Saturday 22 May 1976

Ulster Volunteer Force (UVF) Ceasefire

The Ulster Volunteer Force (UVF) announced the beginning of a three-month ceasefire.

[This ceasefire was, however, broken on a number of occasions the first of which was on 5 June 1976 when five civilians were shot dead.]

Friday 22 May 1981

Henry Duffy (45), a Catholic civilian, was shot dead by a plastic bullet fired by the British Army as he walked through the Bogside area of Derry.

Carol Anne Kelly (12), a Catholic girl, died three days after being shot by a plastic bullet by the British Army as she walked along Cherry Park in the Twinbrook area of Belfast.

Kieran Doherty, an Irish Republican Army (IRA) prisoner in the Maze Prison, joined the hunger strike.

 See  1981 Hunger Strike

Thursday 22 May 1986


Andrew French ( BA)  David McBride & William Smyth (RUC)

Two Royal Ulster Constabulary (RUC) officers and one British soldier were killed by the Irish Republican Army (IRA) near Crossmaglen, County Armagh.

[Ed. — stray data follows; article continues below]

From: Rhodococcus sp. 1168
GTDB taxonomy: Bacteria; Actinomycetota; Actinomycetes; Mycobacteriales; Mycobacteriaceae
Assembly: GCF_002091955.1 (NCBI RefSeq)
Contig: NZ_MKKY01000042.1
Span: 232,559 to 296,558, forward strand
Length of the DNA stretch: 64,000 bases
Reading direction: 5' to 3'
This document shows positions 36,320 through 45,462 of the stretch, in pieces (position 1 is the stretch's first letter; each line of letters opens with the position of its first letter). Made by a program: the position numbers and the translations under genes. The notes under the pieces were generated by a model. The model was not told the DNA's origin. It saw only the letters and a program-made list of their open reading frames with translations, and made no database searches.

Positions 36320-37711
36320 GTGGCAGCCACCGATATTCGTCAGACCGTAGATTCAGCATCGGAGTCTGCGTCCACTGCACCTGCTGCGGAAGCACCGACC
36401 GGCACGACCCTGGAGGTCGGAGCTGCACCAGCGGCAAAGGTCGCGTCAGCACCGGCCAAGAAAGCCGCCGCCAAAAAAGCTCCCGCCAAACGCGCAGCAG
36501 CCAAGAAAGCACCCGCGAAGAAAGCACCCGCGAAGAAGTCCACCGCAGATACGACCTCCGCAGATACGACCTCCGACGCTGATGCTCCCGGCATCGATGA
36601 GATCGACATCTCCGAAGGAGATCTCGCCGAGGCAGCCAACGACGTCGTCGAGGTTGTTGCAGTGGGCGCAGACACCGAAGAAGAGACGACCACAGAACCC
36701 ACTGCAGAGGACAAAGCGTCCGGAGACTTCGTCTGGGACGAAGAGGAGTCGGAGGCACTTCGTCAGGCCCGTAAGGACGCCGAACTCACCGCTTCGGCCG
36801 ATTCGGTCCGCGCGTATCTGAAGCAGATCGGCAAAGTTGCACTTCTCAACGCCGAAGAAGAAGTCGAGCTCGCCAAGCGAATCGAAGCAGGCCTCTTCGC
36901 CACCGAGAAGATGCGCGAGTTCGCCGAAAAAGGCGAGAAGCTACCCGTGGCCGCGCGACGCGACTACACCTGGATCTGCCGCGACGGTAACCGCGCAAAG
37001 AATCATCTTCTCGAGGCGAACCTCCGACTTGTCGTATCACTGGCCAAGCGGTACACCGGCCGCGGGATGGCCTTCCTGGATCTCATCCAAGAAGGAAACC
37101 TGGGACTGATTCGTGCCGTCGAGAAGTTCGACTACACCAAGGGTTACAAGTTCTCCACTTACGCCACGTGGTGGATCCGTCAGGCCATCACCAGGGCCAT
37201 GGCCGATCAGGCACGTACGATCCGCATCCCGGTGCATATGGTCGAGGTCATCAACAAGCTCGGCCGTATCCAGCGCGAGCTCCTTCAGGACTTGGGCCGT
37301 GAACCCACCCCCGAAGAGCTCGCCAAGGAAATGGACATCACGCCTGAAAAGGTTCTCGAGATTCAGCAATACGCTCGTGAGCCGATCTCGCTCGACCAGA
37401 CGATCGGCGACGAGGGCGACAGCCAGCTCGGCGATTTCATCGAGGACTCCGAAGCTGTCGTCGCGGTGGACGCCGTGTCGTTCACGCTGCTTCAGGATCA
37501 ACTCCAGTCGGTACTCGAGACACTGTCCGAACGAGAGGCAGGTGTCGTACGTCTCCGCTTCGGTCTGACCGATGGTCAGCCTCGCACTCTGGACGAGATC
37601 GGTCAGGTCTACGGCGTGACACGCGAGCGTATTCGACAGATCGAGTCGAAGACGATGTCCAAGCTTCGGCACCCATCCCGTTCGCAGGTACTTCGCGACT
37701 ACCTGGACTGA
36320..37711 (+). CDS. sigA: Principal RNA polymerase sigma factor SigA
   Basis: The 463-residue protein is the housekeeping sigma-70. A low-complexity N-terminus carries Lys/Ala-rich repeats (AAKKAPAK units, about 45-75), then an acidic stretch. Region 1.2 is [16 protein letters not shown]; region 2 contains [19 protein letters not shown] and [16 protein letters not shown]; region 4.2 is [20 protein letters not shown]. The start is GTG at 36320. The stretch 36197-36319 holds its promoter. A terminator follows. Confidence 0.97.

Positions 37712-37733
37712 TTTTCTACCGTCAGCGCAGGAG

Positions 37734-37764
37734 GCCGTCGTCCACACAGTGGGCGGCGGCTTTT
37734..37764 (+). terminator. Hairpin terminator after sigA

The three men had been part of a joint RUC / British Army (BA) foot patrol when the IRA detonated a remote controlled bomb hidden in a ditch.

Tuesday 22 May 1990

Peter Brooke, then Secretary of State for Northern Ireland, held a long meeting with Unionist leaders in London. James Molyneaux, then leader of the Ulster Unionist Party (UUP), and Ian Paisley, then leader of the Democratic Unionist Party (DUP), announced that they were ‘well satisfied with the results’. The Bank of Ireland published a report which estimated that the cost of ‘the Troubles’ to the British and Irish Governments was £410 million.

Wednesday 22 May 1991

In the political talks (later known as the Brooke / Mayhew talks) the venue for Strand Two (the North-South Stage) of the main talks was agreed by the parties.

Saturday 22 May 1993

The Irish Republican Army (IRA) exploded a bomb, estimated at 1,000 pounds, in Portadown, County Armagh. Six people were injured in the explosion.

[Later estimates put the cost of the damage at £8 million.]

Friday 22 May 1998 Referendum on The Agreement